�@Although our skin is in permanent contact with various pathogens, the number and composition of the cutaneous microflora remain constant under physiologic conditions, and the skin is usually free of signs of infection. This is due to both the physical barrier of the skin and its production of antimicrobial proteins (AMPs) forming an innate epithelial chemical shield. Among these AMPs, we have been studying various cellular activities of human b-defensins (hBDs), cathelicidin LL-37, dermcidin, and psoriasin etc, which are mainly generated by epithelial cells and highly expressed in several skin disorders.
�@Apart from their microbicidal functions, aforementioned AMPs possess multiple roles as mediators of inflammation and/or infection with the effects on epithelial, immune and inflammatory cells. Some of these AMPs indeed chemoattract mast cells, and activate this cell population to release inflammatory mediators such as histamine, prostaglandins and cytokines/chemokines via different specific receptors, and are able to modulate passive cutaneous anaphylaxis. Moreover, these AMPs induce the chemotaxis of neutrophils, monocytes, T cells and dendritic cells, and stimulate keratinocytes to produce various cytokines/chemokines (See Figure). Our recent study has shown that these AMPs may also participate in wound healing through their induction of keratinocyte chemotaxis and cell proliferation. Interestingly, Skin-derived AMPs synergize to enhance not only microbicidal, but also their cellular activities.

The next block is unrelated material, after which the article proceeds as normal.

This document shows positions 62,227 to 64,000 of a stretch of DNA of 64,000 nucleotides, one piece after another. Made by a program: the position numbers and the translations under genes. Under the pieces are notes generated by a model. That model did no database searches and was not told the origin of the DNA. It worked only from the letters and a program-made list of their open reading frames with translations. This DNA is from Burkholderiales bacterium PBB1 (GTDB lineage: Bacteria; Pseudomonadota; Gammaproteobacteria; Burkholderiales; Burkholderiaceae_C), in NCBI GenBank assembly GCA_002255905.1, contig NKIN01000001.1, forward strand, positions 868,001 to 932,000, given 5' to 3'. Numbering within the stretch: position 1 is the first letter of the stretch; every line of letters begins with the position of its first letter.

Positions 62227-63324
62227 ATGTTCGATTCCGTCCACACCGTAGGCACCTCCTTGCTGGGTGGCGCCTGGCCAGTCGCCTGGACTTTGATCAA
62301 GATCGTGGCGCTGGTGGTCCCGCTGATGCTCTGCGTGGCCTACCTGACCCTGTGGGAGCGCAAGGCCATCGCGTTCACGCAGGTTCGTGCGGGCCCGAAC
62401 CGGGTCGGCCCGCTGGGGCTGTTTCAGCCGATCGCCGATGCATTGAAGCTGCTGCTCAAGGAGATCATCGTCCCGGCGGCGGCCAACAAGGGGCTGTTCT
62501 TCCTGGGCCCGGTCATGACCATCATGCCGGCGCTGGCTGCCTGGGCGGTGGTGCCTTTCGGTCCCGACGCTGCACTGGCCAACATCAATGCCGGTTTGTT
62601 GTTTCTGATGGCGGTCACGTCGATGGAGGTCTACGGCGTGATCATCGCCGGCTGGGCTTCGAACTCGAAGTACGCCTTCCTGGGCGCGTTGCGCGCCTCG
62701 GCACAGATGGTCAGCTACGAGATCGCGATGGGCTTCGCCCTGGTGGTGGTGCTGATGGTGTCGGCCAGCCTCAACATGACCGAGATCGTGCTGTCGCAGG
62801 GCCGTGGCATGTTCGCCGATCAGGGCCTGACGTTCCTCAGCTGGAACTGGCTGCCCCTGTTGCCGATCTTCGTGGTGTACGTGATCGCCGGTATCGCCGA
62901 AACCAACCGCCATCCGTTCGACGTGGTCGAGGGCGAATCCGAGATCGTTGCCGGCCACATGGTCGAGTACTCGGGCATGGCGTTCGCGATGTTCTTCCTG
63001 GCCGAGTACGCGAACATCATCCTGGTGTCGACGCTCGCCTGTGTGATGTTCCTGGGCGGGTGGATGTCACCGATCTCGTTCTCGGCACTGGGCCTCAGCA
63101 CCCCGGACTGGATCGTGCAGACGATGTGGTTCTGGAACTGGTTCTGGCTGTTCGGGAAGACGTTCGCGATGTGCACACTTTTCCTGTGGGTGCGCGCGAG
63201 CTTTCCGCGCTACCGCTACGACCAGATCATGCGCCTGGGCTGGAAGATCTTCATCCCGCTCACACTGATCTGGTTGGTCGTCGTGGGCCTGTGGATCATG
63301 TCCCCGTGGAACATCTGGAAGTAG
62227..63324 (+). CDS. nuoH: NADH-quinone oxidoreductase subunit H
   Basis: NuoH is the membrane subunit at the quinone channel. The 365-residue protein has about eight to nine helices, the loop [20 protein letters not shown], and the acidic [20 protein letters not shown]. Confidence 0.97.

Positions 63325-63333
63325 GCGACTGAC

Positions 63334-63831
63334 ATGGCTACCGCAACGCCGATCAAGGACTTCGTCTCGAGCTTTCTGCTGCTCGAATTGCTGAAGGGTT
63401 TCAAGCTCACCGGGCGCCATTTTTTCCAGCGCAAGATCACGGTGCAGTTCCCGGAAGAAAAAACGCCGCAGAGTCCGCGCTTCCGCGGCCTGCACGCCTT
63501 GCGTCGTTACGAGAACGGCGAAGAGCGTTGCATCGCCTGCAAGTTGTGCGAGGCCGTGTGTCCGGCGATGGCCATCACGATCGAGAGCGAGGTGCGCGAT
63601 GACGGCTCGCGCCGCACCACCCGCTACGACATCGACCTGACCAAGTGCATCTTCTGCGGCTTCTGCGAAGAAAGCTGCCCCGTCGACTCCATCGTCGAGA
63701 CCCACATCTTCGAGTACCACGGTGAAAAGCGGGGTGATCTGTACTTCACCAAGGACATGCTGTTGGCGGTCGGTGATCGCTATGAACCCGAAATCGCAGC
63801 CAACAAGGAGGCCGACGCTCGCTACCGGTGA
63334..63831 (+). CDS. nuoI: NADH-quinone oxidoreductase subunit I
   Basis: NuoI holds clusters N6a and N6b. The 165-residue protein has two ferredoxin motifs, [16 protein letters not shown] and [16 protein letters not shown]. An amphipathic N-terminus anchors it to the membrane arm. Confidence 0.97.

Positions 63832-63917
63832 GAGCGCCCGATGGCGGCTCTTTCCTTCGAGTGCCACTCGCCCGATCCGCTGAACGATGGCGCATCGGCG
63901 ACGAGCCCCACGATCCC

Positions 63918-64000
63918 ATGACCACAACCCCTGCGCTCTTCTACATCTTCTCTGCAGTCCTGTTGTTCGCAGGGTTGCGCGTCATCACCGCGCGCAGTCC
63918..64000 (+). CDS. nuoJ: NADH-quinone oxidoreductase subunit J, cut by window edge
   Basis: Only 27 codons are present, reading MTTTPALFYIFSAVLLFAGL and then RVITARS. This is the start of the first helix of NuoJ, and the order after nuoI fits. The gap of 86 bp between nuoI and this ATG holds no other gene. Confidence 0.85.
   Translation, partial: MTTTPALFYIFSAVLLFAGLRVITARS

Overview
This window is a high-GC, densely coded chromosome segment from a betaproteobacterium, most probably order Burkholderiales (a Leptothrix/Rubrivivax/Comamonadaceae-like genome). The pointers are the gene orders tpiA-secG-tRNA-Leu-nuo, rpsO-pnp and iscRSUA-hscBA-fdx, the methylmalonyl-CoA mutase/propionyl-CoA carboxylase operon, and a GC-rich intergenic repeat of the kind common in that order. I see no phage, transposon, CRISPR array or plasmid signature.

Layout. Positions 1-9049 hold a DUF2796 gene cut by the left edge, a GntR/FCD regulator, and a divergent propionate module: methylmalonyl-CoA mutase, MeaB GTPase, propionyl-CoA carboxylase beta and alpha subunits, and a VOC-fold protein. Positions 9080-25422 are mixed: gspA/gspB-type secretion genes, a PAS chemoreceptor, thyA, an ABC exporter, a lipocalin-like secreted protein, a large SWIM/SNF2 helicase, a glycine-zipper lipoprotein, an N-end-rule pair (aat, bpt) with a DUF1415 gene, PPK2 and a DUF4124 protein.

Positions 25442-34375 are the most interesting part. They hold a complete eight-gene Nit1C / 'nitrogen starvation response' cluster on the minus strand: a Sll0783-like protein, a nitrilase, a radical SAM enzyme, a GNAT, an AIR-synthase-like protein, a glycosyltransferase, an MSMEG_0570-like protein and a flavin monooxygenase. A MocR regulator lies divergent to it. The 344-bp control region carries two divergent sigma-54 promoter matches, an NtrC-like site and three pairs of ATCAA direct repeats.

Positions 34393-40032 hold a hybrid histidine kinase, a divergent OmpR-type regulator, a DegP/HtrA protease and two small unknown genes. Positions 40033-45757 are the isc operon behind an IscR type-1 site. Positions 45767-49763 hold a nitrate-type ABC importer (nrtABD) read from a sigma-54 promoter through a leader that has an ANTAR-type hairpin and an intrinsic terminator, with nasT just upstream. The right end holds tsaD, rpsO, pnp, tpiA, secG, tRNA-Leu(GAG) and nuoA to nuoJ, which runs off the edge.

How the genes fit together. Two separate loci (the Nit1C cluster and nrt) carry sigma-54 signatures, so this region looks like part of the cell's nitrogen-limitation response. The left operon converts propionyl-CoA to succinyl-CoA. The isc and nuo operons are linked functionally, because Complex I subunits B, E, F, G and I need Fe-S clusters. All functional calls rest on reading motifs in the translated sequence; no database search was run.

�@Thus, understanding the actions of naturally occurring antimicrobial peptides in skin provides further insight into the mechanism of innate cutaneous disease control, and yields novel therapeutic approaches to the treatment of skin disorders.
(François Niyonsaba, July. 06, 2009)